As Americans, each of us has our own list of things and people to be thankful for. But there are some blessings we all share.
We’re also grateful for the Americans who are taking time out of their holiday to serve in soup kitchens and shelters, making sure their neighbors have a hot meal and a place to stay. This sense of mutual responsibility – the idea that I am my brother’s keeper; that I am my sister’s keeper – has always been a part of what makes our country special. And it’s one of the reasons the Thanksgiving tradition has endured.
The very first Thanksgiving was a celebration of community during a time of great hardship, and we have followed that example ever since. Even when the fate of our union was far from certain — during a Civil War, two World Wars, a Great Depression — Americans drew strength from each other. They had faith that tomorrow would be better than today.
With all the partisanship and gridlock here in Washington, it’s easy to wonder if such unity is really possible. But think about what’s happening at this very moment: Americans from all walks of life are coming together as one people, grateful for the blessings of family, community, and country.
Why would the religious right be upset with that? He used their buzzwords: “faith,” “brother’s keeper,” “sister’s keeper,” “blessings”…
That means he hates Christians and this is all part of a vast left-wing conspiracy!
Or he was just trying to be respectful of everybody’s beliefs…
Or he’s a secret Muslim and he hates Jesus! Yeah. That’s catchier. Let’s go with that.
“Holy cow! Is that one screwed up or what?” columnist Sherman Frederick of the Las Vegas Review-Journal wrote in a Thanksgiving-morning blog post.
“Somebody ought to remind Obama (and his speechwriter) that when Americans sit down around a meal today and give thanks, they give thanks to God.”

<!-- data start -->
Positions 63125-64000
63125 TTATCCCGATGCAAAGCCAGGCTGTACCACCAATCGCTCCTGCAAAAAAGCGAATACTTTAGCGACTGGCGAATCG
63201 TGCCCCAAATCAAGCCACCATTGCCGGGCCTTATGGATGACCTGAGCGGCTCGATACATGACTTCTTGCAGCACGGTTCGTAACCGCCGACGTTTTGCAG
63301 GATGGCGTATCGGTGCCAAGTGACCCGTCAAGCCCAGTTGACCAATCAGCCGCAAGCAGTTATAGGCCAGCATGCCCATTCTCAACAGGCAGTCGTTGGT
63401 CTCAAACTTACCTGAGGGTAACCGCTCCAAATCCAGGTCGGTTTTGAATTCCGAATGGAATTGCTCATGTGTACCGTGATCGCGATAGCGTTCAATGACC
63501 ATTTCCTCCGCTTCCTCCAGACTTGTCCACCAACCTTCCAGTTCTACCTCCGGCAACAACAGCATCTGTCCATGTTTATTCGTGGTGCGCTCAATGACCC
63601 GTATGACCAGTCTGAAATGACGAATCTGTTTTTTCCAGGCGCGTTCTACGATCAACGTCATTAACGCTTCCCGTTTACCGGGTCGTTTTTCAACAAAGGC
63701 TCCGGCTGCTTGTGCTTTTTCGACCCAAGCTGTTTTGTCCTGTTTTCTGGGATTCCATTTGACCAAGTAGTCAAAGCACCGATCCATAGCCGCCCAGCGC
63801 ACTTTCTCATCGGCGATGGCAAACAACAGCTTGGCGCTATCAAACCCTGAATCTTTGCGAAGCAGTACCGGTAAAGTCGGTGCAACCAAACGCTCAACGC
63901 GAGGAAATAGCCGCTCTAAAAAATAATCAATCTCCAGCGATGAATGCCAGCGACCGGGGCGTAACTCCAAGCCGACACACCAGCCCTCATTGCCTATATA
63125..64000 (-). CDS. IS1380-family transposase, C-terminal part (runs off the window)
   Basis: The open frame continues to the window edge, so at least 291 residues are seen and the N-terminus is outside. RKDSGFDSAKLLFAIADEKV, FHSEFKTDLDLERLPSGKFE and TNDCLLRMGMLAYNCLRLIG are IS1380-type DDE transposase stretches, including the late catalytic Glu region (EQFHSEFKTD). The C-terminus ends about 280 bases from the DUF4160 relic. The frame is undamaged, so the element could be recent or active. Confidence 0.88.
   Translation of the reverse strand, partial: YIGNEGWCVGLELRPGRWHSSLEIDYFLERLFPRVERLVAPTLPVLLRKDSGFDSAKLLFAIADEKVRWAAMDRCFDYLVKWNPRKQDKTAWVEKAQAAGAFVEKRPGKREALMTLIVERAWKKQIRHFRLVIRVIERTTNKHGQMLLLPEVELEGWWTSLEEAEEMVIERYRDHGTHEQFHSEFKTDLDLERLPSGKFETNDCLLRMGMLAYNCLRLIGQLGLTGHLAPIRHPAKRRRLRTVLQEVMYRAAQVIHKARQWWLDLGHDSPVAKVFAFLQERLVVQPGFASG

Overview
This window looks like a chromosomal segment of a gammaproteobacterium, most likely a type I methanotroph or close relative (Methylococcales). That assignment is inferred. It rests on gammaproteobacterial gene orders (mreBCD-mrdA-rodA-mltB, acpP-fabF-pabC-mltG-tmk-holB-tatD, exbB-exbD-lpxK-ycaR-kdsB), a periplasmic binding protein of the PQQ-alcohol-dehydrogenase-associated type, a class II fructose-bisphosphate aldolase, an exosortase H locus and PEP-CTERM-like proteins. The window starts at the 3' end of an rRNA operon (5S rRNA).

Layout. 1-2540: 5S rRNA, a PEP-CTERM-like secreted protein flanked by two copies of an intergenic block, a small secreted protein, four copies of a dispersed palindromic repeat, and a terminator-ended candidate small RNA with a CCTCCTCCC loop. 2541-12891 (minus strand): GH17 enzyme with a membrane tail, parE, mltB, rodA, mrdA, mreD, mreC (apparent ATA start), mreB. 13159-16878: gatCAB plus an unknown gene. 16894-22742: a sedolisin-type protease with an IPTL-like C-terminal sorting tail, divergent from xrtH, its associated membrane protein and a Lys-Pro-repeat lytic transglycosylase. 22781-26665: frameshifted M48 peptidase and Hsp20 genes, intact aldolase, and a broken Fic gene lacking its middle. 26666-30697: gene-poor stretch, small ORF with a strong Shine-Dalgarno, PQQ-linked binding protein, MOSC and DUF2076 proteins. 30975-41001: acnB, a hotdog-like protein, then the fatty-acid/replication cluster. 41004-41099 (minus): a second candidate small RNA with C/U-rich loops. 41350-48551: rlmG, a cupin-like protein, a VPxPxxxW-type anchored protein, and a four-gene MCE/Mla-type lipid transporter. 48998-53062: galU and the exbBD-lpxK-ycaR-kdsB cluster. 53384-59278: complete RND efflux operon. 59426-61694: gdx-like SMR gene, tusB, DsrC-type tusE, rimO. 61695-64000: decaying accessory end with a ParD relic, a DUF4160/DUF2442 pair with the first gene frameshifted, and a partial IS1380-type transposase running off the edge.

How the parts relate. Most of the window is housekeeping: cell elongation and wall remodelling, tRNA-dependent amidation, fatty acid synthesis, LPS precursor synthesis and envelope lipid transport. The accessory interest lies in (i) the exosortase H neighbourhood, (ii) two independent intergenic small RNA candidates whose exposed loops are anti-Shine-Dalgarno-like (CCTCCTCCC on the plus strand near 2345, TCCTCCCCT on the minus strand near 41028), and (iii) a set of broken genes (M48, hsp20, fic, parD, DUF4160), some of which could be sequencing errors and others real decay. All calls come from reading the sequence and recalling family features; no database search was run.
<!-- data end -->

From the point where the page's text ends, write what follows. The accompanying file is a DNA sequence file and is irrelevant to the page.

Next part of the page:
Over on the website of Fox News Radio, radio host Todd Starnes also took issue.
“His remarks were void of any religious references, although Thanksgiving is a holiday traditionally steeped in giving thanks and praise to God,” Starnes wrote.
Huh. My family sat together for Thanksgiving and we didn’t give thanks to a god. And my parents are religious.
Since when is Thanksgiving a Christian holiday, anyway? I don’t remember the part in the Bible where Jesus slaughtered a turkey. Christians already pretend like they own December. Now, they want November, too?
Next thing you know, we’re gonna hear about how Jesus actually blessed the first Halloween so that churches could create Hell Houses.
Whatever the Religious Right thinks he was trying to do, Obama certainly wasn’t trying to pass himself off an an atheist. His 2011 address sounds pretty damn Christian-y to me. He uses plenty of religious language without explicitly praising one particular god. It’s the PC thing to do, and we’ve come to expect no better from him.